• The team implementing the water rehabilitation project are existing, full time, City of Harare employees. Their duties, responsibilities and deliverables in connection with the water rehabilitation project have not been specifically outlined.
  • Some project team members lack the required competencies and experience to delivery on the project, in particular the legal adviser and logistics management.
  • There is inadequate legal, commercial, contract management, logistics, procurement and project finance skills.
  • There is not a strong system to motivate employees to deliver on this project specifically.
  • About six months into the project, it is at least 25 days behind schedule.
  • Time, price and quality issues stand in the way of successful implementation of the project.
  • The contract was not negotiated very well, and has a number of unclear clauses, overstated prices, and terms which are in favour of the contractor and open to abusive interpretation.
  • Of the $144m loan, $84m has been disbursed, and $5.5m worth of goods and services have been delivered and/or rendered to date. So, about 58% of the loan has been disbursed to CMEC, but no substantive works on water rehabilitation has begun.
  • It would appear there is no project accounting report or internal audit reports for the project. This makes it hard to track and identify both errors and mistakes and willful misstatements of accounting. It would also help the project team hold the contractor to account.
  • An estimated $8 million in savings is possible now that the project has been granted National Project Status, but the project team members don’t seem to be aware of this possible savings. The savings needs to be reported to reduce the risk it is misused.
  • The labour charge for the project is $28 million, being 38% of the value of fitted equipment. This is three times the industry norm for a refurbishment contract. In the absence of any explanation for these figures, there is an implication of overcharging for labour around $20 million.
  • A number of existing pumps were removed or decommissioned before their replacements were to hand. This has resulted in a significant loss of water production capacity, and a related loss of would-be water revenue to the city. This is effectively a cost of the project which should be accounted for in the project implementation.

Download the full report here

Harare street signs

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True Jack-of-all-trades. Note the bottle tops to help keep the sign up.

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Zimbabwean residents get active!

Here’s some feedback from a Kubatana member:

Pamberi neKubatana for accountability and service delivery!

Just got my Resident business card. Was sweating because I thought it was a court order given the size of the envelope.

Will put this to good use tomorrow.

Many thanks for the initiative.

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Playwright Eve Ensler is in Zimbabwe together with Monique Wilson, the Director of V-Day. Ensler’s play, the Vagina Monologues has been produced in over 140 countries and in various languages. She attributes her desire to fighting sexual violence against women to the many women who lined up to talk to her after performing the Vagina Monologues who shared stories of how they have been abuse, raped or beaten. She expected these women to share with her their wonderful sexual experiences, pleasure, desire but the opposite was what she heard.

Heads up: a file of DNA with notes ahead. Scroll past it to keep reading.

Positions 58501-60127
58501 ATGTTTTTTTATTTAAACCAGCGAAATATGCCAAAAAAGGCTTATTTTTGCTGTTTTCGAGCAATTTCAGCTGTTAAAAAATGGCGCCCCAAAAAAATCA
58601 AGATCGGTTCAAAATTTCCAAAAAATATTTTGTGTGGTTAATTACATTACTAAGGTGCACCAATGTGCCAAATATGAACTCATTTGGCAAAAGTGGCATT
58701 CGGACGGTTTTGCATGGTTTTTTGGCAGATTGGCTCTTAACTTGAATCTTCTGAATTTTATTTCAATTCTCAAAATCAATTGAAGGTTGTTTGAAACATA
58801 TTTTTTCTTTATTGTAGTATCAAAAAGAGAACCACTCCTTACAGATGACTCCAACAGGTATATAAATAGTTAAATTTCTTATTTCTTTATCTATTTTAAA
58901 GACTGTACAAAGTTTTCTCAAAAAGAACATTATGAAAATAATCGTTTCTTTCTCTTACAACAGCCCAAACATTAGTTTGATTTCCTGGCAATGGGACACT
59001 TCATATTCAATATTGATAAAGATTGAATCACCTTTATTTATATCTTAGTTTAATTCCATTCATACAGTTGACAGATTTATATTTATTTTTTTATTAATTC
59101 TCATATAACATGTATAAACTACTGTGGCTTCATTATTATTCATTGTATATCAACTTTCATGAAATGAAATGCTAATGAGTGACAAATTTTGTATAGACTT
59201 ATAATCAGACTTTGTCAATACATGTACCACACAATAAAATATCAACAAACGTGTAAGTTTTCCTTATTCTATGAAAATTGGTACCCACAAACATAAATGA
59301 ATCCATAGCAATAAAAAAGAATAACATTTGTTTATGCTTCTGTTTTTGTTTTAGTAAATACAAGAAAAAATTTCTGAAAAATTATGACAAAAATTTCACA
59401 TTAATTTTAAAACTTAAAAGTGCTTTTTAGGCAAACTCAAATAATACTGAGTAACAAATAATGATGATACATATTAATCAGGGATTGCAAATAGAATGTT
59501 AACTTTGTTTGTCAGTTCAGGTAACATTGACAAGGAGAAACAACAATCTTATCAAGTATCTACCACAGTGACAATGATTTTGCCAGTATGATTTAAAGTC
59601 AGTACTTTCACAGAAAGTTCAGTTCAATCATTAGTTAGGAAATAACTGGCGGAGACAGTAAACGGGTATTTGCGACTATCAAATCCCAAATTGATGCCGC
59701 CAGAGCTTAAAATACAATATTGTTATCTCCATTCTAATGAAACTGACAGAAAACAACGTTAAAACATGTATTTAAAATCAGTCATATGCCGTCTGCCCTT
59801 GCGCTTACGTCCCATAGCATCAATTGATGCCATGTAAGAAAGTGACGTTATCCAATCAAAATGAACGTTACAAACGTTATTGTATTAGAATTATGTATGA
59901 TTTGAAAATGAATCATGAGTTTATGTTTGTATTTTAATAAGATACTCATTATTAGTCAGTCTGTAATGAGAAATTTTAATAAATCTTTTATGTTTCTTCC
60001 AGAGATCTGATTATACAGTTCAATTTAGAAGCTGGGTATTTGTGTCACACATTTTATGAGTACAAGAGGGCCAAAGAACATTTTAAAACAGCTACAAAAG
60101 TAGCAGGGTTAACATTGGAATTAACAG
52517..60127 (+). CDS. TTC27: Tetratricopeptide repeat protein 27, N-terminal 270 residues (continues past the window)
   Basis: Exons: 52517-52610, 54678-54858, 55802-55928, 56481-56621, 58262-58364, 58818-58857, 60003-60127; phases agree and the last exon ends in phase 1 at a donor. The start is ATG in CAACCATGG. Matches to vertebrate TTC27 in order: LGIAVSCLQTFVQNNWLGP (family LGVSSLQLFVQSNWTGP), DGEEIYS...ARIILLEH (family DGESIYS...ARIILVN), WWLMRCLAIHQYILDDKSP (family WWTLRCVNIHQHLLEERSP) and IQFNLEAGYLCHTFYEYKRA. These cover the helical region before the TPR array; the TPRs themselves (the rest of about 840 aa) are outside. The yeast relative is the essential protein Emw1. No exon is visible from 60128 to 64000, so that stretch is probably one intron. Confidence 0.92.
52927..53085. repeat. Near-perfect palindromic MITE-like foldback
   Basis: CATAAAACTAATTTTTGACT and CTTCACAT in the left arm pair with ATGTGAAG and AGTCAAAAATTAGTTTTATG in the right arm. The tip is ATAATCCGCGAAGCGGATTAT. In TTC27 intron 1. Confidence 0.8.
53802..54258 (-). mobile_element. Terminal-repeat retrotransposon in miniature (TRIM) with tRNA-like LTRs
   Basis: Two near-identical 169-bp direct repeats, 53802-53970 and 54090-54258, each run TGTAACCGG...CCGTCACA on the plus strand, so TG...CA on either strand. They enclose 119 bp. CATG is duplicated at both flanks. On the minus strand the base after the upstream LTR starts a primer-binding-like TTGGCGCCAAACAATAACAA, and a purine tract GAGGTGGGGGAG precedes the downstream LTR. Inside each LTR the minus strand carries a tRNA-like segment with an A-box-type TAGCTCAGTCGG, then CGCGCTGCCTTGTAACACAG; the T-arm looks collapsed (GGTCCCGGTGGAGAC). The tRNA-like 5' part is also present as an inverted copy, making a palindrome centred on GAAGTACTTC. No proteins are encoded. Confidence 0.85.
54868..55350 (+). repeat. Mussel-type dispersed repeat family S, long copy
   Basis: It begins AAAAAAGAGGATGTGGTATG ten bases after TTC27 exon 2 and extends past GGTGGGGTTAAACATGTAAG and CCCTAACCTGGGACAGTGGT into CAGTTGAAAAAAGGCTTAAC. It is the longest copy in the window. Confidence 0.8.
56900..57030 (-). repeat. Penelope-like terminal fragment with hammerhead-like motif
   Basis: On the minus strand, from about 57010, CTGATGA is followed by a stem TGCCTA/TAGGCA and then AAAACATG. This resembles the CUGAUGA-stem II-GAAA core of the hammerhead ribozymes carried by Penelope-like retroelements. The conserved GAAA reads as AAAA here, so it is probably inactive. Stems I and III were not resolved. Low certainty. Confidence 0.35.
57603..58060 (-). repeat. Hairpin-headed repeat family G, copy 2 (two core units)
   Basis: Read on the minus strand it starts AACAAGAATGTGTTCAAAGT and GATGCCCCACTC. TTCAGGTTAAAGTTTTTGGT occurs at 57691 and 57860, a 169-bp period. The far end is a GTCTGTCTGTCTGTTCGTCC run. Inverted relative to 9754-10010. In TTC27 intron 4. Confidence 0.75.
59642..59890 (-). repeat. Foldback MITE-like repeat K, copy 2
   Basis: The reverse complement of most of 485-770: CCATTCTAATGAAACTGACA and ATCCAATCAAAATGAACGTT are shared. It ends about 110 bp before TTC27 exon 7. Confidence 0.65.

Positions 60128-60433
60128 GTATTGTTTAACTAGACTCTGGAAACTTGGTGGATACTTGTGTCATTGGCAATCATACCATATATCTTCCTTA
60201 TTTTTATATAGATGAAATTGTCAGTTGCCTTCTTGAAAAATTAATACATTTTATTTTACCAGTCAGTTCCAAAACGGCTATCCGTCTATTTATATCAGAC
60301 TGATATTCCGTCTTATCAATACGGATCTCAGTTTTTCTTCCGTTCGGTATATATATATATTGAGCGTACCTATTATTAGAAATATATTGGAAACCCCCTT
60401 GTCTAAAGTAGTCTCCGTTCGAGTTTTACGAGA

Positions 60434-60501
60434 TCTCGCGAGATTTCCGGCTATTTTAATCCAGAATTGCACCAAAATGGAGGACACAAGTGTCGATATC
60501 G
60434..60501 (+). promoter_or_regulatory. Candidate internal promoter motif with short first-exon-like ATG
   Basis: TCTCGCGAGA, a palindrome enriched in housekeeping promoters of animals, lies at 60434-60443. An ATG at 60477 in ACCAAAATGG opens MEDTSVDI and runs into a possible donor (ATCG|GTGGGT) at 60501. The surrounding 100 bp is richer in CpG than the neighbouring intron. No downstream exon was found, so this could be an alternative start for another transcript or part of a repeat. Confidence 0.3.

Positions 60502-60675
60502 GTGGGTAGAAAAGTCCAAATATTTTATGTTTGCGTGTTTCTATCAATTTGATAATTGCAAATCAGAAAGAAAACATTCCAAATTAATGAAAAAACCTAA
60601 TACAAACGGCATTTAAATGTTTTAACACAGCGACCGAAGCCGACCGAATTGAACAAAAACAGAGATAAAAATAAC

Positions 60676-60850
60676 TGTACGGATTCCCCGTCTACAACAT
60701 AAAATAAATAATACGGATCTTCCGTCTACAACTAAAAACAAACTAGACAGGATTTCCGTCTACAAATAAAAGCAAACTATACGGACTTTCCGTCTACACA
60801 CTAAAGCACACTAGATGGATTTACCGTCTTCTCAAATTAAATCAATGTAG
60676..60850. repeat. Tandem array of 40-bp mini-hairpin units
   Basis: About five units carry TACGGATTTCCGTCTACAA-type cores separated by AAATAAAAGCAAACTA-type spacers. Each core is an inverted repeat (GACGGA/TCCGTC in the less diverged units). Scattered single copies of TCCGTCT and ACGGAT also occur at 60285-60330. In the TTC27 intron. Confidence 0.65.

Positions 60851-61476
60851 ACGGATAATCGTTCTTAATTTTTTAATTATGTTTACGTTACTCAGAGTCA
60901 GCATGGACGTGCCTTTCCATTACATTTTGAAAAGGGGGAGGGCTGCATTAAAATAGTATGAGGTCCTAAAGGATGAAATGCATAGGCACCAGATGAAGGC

The idea of One Billion Rising came at a time when Ensler was recovering from cancer and when she visited the DRC where women danced at the opening official opening of a centre, “City of Joy’. “Women in Congo danced, while they were dancing and I was dancing, I suddenly had this idea. I had been obsessed with this notion that if one billion women and men rose one day and danced on the planet, what kind of vibrational, energetic transformation could we have.” According to UN figures, one in three women on the planet will be beaten or sexually assaulted and that works out at one billion women.

Zimbabwe has in the past two years celebrated One Billion Rising (OBR).

The campaign which uses dance as activism has become a global movement as many men and women across the globe rise on February 14.

Speaking at a press conference in Harare, she said, “Dancing allows us to be in our bodies, to reclaim our bodies. It allows us to be free in public space and to connect with one another. It really allows the vibrational and spiritual energy of the planet to be released rather than contained. So much happens when we are traumatized, violated. All the energy gets stopped, it’s caught, it gets muted, and it gets destroyed.”

Monique Wilson added, “In Philippines, when we began dancing, people began to wake up and take notice and gave us another lens to the very same issues we have been fighting for 30 years. Dance is an important tool to awaken people and incite action.”

Speaking at the same conference, Nyasha Sengayi, the coordinator for One Billion Rising in Zimbabwe let people know about their next campaign, ‘Stop the Bus’ in collaboration with The Girl’s Legacy. A bus with a lawyer, police officer, a nurse, a counselor and women activists will be moving around communities in Bikita, Mutoko, Gokwe, Seke and Chitungwiza.

The campaign will be launched in August against a backdrop of the high number of unreported cases of sexual violence in Zimbabwe.

We got this today from a WhatsApp subscriber:

“Chegutu Municipality has contaminated Mupfure River with sewage which they are pumping into the river. At Chinhoyi Road Bridge you can see just how dangerous it is. The water is now green.”